Friendlies and previouslies

During the weeks leading up to the FIFA World Cup, the various national teams — whether or not they have qualified for the Cup — play against one another in matches that are known as friendlies. A friendly (short for ‘friendly match’) is the equivalent of what in North American sports is called an exhibition game, that is, one that is not played as part of a competition.

While friendly as an adjective goes back to Old English, the OED dates its first appearance as a noun (pluralized, as a matter of fact) to 1885. In English — unlike many other languages, European and other — an adjective cannot be automatically be turned into a noun. It is usually done by ellipsis: in a noun phrase made up of an adjective and a noun, after some time the noun is dropped. While past appears as an adjective around 1300, it didn’t become a noun (meaning ‘past time’ or ‘past tense’) till after 1500 (preterit was used before that, alongside present and future — these were already nouns in French before being borrowed into English). Temporary can be short for ‘temporary worker’ or ‘temporary crown’ (in dentistry). Danish means ‘Danish pastry.”

Glossonyms (names of languages) may also be thought of as belonging to this category, with “English” short for “English language (or tongue),” but many glossonyms of this type (English, French, Welsh, Danish) go back to Old English, so that the ellipsis is not a conscious one.

Then there are certain ethnic or “racial” designation: black, white, Hispanic… One does not usually say “a black” or “a white,” but “a Hispanic” is not uncommon, and they are pluralized as nouns (blacks, whites, Hispanics). Other ethnonyms (by which I mean not only ethnic but also national, regional or continental designations) may function as both nouns and adjectives, especially those ending in -an (American, German, Italian, Mexican, Asian…), but these are based on the Latin -anus (-ana, etc.) and the nominalization of the adjective already took place in Latin, where it is the norm. Ethnonyms without special endings (such as Greek, Navaho, Yoruba) usually serve as both nouns and adjectives, but here the noun came first, and in English it’s the adjectivization of nouns that is the norm.

Other than such elliptical transformations, an adjective (invariably preceded by the) can be used as a plural noun denoting the class of people characterized by it: the Chinese, the English and the Irish; the rich and powerful against the poor and powerless; The Beautiful and Damned, The Naked and the Dead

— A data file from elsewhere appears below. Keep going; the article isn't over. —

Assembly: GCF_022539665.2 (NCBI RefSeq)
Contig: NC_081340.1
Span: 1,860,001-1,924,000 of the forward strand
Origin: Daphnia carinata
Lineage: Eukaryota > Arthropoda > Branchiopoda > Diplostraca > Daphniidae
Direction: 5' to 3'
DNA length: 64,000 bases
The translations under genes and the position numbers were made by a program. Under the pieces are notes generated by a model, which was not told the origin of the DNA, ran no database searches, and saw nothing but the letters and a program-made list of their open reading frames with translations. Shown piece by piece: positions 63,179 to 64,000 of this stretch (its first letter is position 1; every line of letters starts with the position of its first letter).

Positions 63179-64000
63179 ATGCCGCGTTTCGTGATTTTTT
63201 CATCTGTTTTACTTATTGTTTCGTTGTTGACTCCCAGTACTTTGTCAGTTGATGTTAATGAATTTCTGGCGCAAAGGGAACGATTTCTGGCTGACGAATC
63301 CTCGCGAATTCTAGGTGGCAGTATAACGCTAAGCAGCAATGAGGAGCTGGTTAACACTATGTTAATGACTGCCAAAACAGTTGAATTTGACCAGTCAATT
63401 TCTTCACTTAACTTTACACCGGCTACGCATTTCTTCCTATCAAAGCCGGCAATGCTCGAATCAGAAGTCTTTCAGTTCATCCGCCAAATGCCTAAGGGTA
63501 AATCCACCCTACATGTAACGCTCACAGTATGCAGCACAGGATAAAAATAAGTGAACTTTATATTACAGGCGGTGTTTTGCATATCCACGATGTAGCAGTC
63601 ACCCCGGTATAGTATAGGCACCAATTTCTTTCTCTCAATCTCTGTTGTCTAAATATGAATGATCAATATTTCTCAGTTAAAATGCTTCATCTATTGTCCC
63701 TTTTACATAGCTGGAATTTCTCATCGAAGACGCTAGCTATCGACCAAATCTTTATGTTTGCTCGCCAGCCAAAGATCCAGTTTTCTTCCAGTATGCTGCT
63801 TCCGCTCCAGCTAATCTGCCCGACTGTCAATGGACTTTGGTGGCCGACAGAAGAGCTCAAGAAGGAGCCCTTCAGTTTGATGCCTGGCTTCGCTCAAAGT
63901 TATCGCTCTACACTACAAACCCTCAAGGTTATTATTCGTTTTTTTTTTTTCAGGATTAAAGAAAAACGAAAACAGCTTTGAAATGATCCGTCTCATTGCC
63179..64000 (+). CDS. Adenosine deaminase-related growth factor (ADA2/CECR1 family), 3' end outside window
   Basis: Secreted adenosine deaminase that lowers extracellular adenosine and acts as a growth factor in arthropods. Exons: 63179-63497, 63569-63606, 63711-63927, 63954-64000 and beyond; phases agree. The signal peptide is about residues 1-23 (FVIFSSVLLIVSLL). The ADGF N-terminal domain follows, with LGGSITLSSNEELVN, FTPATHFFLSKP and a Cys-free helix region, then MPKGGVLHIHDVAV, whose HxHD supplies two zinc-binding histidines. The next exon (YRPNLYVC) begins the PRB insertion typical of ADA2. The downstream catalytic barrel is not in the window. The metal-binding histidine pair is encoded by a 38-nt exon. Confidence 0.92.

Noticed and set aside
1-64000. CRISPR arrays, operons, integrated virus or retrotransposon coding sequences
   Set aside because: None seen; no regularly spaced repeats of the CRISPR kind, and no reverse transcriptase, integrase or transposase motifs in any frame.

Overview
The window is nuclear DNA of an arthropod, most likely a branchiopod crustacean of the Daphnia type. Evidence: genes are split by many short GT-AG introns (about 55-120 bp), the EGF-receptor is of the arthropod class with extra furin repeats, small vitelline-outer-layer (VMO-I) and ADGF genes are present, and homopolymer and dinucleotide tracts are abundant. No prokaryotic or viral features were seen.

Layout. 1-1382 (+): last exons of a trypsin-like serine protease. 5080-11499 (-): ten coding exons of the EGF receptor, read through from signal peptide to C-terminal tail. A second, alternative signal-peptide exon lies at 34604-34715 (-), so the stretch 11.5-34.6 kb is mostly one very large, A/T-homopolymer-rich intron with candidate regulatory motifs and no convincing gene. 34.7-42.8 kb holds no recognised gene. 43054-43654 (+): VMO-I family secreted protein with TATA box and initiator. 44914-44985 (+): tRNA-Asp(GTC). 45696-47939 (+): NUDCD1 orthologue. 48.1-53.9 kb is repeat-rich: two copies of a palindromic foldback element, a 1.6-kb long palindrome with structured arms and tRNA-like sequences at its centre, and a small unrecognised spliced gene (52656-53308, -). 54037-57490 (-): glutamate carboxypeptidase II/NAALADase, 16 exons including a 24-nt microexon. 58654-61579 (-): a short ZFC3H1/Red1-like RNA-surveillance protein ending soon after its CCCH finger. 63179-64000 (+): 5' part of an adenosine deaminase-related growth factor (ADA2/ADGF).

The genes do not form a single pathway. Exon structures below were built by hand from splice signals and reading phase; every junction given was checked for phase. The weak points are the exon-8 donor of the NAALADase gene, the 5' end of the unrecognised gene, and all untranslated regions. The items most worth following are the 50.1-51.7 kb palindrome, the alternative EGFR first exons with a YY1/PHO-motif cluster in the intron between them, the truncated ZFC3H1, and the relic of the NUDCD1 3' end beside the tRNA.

The fact that in other languages adjectives can be freely used as nouns can be confusing to translators. In García Márquez’ Cien años de soledad there appears a character, based on a real person, called El sabio catalán. Here both sabio and catalán can be either adjectives and nouns, but the intent is for the former to be a noun meaning ‘scholar’ or ‘learned man’ and the latter to be an adjective meaning ‘Catalan’ or ‘Catalonian’ (from Catalonia). But the hapless translator, Gregory Rabassa, translated it as the wise Catalonian. While the prototype, Ramon Vinyes, was known to be a literary scholar, there is no record of any special wisdom on his part. (This is only one of Rabassa’s many gaffes.)

So much for adjectives. Rarer still is the nominalization of adverbs. There are, of course, yesterdays and tomorrows (both quite old), but not many others.

I have recently found the need to nominalize the adverb previously. By this I mean a segment of a multi-episode television show, coming before the current episode, in which the preceding action is summarized by combining clips from a previous episode (or episodes). Invariably one reads the legend — or hears an announcer saying — “previously on [name of show]”. If there is a name for this kind of segment (the converse of a trailer, as it were), I don’t know it. So I have taken to calling it a previously. “They’re showing the previously!” I might say to my wife. And of course she knows what I mean.

 

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One Response to “Friendlies and previouslies”

  1. Irreal Madrid | Coby Lubliner's Blog Says:

    […] in Spanish. But when I went yesterday to the California Memorial Stadium in Berkeley to see a friendly between Real Madrid and Inter Milan, I did not see the real Real Madrid. Here is a news item, dated […]

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